Registration and Early References in Odell
In 1672 Charles II issued a Declaration of Toleration for Protestants dissenting from the Church of England; this had the effect of some dissenting meeting houses registering with the Secretary of State. The Toleration Act of 1689 enshrined the right of protestants to dissent from the Church of England and, once again, encouraged meeting houses to register voluntarily with local quarter sessions and Anglican church. Registration provided protection against persecution, laying a duty of protection upon magistrates and so was popular with nonconformists. Most registrations were made with quarter sessions until the middle of the 18th century, presumably due to the mutual antagonism of nonconformists and established Church. However, from that point registration with the Church, via the local archdeaconry began to become the favoured method, because the archdeaconry Registrar would issue a licence at any time rather than during the days each quarter when the quarter sessions met.
Visitations by the Bishop of Lincoln to Bedfordshire in the early 18th century give some idea as to the number of nonconformists in each parish from returns made by the vicar or rector. Former County Archivist Patricia Bell has compiled returns from 1706 to 1720 for the Bedfordshire Historical Records Society (Volume 81, published 2002); information for Odell includes the following:
- 1706: "…there are but few Dissenters. No Meeting house, no Papists or reputed Papists here";
- 1709: "18 Independents";
- 1712: "5 [families] of Independents";
- 1717: "there are about 3 familys, with some single persons, Dissenters; and they such as are commonly called Presbyterians. There is no Meeting-house of any kind in the Parish";
- 1720: "there are about 4 families with some single persons Dissenters; And they are such as are commonly called Presbyterians. There is no meeting house of any kind in the Parish"
Bedfordshire & Luton Archives & Records Service has a reasonable number of registrations of nonconformist meeting houses in both the Quarter Sessions and Archdeaconry of Bedford archives. Registration continued through the 19th century even though persecution faded away - this was because registered buildings were allowed to claim exemption from parish poor rates, were exempt from control by the Charity Commission and were allowed to be licensed to carry out marriages. These things meant that registration became almost compulsory in practice for well established nonconformist meetings. This is fortunate for the local historian because sometimes the only surviving references to a nonconformist meeting occur as registrations. One drawback with the registrations are that they do not usually inform the reader of the particular type of denomination involved, though sometimes it is possible to infer it from other evidence.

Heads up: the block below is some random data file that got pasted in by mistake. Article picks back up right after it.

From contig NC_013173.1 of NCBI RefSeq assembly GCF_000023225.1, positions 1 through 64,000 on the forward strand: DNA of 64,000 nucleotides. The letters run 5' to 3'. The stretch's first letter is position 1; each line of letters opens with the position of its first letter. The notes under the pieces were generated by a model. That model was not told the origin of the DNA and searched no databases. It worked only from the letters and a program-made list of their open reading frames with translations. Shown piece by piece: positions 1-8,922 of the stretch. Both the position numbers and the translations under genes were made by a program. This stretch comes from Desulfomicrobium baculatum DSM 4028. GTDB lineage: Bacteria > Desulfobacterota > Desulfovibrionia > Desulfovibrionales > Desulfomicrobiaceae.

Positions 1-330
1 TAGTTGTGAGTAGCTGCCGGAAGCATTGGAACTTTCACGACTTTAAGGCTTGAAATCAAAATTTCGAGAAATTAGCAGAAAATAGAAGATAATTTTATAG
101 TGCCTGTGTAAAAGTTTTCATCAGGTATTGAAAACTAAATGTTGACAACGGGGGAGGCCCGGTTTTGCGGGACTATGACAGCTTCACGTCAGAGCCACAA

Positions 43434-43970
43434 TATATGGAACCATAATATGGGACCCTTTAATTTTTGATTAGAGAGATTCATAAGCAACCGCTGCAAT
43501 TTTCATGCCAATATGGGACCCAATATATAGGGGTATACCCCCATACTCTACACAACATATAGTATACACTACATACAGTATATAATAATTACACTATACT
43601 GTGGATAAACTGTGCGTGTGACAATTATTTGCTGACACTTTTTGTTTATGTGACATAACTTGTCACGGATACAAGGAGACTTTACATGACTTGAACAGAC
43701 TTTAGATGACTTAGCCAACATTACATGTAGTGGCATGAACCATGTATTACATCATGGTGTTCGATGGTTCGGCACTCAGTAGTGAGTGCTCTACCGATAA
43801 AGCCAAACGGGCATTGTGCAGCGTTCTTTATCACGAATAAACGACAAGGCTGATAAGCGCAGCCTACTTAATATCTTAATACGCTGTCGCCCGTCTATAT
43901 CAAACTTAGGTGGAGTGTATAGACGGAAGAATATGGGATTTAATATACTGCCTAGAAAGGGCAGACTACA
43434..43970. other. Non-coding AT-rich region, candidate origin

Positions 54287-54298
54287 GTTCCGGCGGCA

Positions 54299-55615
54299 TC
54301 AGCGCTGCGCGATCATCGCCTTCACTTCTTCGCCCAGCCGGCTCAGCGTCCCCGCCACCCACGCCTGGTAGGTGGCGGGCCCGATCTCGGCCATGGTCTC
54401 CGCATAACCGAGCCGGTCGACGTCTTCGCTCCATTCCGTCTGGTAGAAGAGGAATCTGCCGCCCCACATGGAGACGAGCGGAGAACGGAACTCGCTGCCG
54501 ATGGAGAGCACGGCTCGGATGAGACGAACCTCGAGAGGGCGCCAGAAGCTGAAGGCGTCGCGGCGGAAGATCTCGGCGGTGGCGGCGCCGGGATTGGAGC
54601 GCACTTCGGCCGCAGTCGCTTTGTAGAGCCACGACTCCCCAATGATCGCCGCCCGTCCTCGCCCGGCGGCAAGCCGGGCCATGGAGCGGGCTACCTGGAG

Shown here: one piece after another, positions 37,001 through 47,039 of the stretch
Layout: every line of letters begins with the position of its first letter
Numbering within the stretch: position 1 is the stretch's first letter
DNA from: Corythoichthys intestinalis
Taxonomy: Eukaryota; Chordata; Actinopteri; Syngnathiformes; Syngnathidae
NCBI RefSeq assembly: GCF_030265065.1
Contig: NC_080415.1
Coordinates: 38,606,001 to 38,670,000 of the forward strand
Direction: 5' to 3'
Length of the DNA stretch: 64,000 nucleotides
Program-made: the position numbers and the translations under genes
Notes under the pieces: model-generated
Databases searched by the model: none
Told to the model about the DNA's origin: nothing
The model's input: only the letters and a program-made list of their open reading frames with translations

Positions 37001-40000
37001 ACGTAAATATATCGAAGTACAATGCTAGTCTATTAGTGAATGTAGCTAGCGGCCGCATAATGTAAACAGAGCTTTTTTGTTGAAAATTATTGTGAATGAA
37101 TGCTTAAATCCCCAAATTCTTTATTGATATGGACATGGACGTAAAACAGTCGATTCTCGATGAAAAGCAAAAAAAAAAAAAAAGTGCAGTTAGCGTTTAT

Volume 110 published by the Bedfordshire Historical Records Society in 1996 and edited by Edwin Welch contains registrations of Bedfordshire nonconformist meetings drawn from a number of sources. Those for Odell are as follows:
- 30th September 1672: the house of Thomas Robinson [Presbyterian];
- 26th October 1811: a building of Thomas Hinde [ABn1/1];
- October/November 1814: a building of Elizabeth Mason – probably a Wesleyan Methodist chapel given the type of form used [ABN1/1, ABn2/163];
- February 1838: the dwelling house of William Hart, shepherd, late in occupation of John Parrot was registered by Hart himself, George Savage and William Barley [ABn1/2, ABN2/322];
- September/November 1839: a chapel in occupation of Charles Coleman was registered by William Barley, Thomas Cumberland and John Newcombe [ABN1/2, ABN2/342]
There is no chapel in Odell today. The comparative insignificance of nonconformity in the landscape in Odell may, perhaps, be put down to two things. The village was, for three hundred years, effectively a closed village, property of the Alston family, who were convinced Anglicans (two members of the family, both called Vere John Alston, having been rector). Odell lies between the much larger settlements of Harrold and Sharnbrook, both of which had thriving meetings of various denominations of nonconformity and these may well have been sufficient for the comparatively small numbers of Odell dissenters